"Happiness is a by-product of helping others," according to The Book of Positive Quotations (Compiled and Arranged by John Cook).

Let's take a look at Oprah Winfrey, considered one of the most influential women in the world today. She looks happy, and engaging, each time she hosted her ever-popular and famous TV talk show, Oprah, now retired after 25 years? of existence. (She has had her OWN---Oprah Winfrey Network.) With her wealth and prestige, she has helped, and influenced positively, a whole lots and lots of people around the world. Yes, folks, even to this day, she continues to give her best to inspire others, to give back to society what she has received: money, wealth, wisdom, fame, and success. And her strong influence continues to flourish in the person of those people/professionals/celebrities who guested in her show, like Dr. Phil Mc Graw, Dr. Mamet Oz, Rachel Ray, Nate Berkus, who have their own TV show already, and the likes of artists-singers like Josh Groban, Justin Bieber, Michael Buble, Charice Pempengco, to name a few. all of the above-mentioned personalities are now successful in their own right. All because of Oprah's total giving of herself to/for others.

Mother Teresa (1910-1997) spoke highly of charity and giving. In fact, she lived it. A whole chapter in her book, No Greater Love, published in 1997, deals with giving. "Give of your hands to serve and of your hearts to love," she said.

When she was alive, doing acts of charity with fellow nuns or "sisters" in Calcutta, India, where she founded the Missionaries of Charity in 1950, Mother Teresa used to say: "I do not want you to give me your abundance...I want you to give of yourself. The love you put into giving is the most important thing...I don't want people donating just to get rid of something...Giving is something different; it is sharing... I also don't want you to give me what you have left over. I want you to give from your want until you really feel it!"

One of the great humanitarians of our time, and once considered a "living saint" by many Catholics, Blessed Mother Teresa received numerous awards attesting her "self-giving" to humanity, such as the United States' Medal of Freedom, the United Nations' Albert Schweitzer Prize, and the prestigious Nobel Peace Prize in 1979.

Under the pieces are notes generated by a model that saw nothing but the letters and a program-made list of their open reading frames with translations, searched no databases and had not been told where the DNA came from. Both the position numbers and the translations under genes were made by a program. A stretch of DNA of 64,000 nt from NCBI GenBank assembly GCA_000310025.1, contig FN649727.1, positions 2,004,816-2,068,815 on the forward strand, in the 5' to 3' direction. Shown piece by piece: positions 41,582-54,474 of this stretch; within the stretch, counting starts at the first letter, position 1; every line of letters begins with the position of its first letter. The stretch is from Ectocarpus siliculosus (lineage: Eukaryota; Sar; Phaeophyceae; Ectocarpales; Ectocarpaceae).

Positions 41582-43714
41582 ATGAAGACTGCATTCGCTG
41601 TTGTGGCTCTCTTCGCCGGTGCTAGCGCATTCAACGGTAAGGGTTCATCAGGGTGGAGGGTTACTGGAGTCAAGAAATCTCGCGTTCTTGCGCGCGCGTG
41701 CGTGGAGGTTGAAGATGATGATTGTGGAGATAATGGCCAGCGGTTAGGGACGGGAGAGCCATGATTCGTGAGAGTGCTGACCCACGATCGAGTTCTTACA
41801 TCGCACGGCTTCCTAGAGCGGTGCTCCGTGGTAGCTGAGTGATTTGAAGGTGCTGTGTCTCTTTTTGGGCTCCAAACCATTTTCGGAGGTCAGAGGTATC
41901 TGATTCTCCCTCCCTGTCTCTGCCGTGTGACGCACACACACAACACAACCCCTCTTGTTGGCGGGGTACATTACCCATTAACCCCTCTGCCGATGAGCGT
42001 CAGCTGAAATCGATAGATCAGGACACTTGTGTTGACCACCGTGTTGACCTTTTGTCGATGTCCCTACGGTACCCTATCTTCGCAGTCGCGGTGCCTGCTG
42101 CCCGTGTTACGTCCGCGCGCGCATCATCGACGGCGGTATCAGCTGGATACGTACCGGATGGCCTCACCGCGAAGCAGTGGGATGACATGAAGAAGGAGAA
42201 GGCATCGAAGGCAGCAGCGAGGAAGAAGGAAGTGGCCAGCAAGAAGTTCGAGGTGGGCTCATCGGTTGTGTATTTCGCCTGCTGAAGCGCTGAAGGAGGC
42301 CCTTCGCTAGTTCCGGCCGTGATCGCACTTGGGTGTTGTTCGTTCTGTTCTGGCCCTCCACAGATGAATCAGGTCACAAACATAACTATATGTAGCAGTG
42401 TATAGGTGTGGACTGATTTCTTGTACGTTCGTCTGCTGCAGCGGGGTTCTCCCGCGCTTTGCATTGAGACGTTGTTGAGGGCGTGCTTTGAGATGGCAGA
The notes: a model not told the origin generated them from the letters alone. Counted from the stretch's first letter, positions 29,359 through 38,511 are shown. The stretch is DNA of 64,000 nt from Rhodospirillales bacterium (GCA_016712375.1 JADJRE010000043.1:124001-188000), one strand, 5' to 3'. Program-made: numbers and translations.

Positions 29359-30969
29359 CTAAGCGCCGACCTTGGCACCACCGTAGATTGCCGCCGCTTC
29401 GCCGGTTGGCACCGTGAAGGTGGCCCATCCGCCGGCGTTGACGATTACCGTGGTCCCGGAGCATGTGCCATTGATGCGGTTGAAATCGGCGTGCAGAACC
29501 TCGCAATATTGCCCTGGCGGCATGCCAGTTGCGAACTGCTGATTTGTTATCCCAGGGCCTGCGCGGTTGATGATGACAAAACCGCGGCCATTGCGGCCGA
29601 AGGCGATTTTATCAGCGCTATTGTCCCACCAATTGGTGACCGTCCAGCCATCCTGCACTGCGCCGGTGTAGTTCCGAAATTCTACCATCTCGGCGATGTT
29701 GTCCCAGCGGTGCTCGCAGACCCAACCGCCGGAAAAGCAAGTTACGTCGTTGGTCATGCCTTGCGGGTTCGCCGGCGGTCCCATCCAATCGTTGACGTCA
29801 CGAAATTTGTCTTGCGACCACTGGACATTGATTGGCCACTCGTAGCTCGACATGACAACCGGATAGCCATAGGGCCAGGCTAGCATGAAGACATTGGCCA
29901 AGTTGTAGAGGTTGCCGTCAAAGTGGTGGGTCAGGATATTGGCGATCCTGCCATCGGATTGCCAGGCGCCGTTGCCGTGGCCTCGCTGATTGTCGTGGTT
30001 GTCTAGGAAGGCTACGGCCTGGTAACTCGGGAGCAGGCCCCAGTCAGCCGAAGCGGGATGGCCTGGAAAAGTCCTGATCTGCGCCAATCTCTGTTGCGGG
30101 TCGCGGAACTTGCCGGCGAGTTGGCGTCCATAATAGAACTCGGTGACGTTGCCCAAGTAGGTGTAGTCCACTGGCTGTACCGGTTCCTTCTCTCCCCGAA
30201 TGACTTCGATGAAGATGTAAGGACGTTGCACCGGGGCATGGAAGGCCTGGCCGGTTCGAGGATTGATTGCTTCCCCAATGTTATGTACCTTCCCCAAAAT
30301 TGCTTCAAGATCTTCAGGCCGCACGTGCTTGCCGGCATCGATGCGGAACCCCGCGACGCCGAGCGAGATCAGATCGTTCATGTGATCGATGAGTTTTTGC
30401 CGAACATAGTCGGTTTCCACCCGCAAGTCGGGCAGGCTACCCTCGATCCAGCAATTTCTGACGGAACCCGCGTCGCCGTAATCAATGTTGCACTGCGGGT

Now, folks, aren't we inspired to do something to be happy about? Love to give, if we believe that giving is loving, and loving is giving.

To be happy, love to give. Give to love and to be happy. Thanks for reading this piece of mine. Hey, congratulations! You've just given yourself a favor by spending your precious time with me via reading my thoughts today. (Yay, silly you, you might say!) I do hope and pray you're happy and inspired to do good for others. And with that, I thank you. I really do. And, please, spread the word. To be happy, love to give. Do it now, not later!

Happy Holidays! Merry Christmas and a Happy, Healthy New Year to all!-chris a. quilpa, 23 Dec 2011.

Wednesday, December 21, 2011

Visiting and Reading (and Writing) Blogs

Visiting and reading others' blogs is truly a learning experience. It answers to my question on my profile here which is what's out there? Everything that you've never thought of, you'll find it here. How much truth in them? That depends on the blog and the one writing/posting it. But, to my intuition, there's the truth, especially if such post is accompanied by a photo or two. I believe it to be true for why should I not, if it truly depicts life.

Reading the blogs of others, I feel amused, fascinated and entertained, too. I learn a lot from reading them. Bloggers and their posted, shared pieces and artistry may be truly inspirational and instructional, educational and informative. They are as varied as the blog they posted; as natural and beautiful and awe-inspiring as the photos/audio-videos/pictorials (of their families, children, pet animals, cars, toys, idyllic/pastoral scenery, tourist spots and other historical places of interests, food, recipes) posted. With accompanying music, and videos, too, on some of the blogs, they add beauty and color, and style to their blogs. They are diverse yet universal in their story-telling and communicating with others, like me. Somehow, I feel connected to these "bloggers" who represent a diasporic group of the entire human race. Like me, they talk/discuss about human conditions, and present or show issues, topics that require attention and re/action, or feedback, or comments. They are mothers, fathers, brothers, sisters, members of religious group, students, professionals, regular or ordinary citizens with views and news to tell. Their age vary. They are either male or female. Likewise, they have followers/friends who, like them, come from all over the world. For others, they use pet names to hide their true identity, I guess.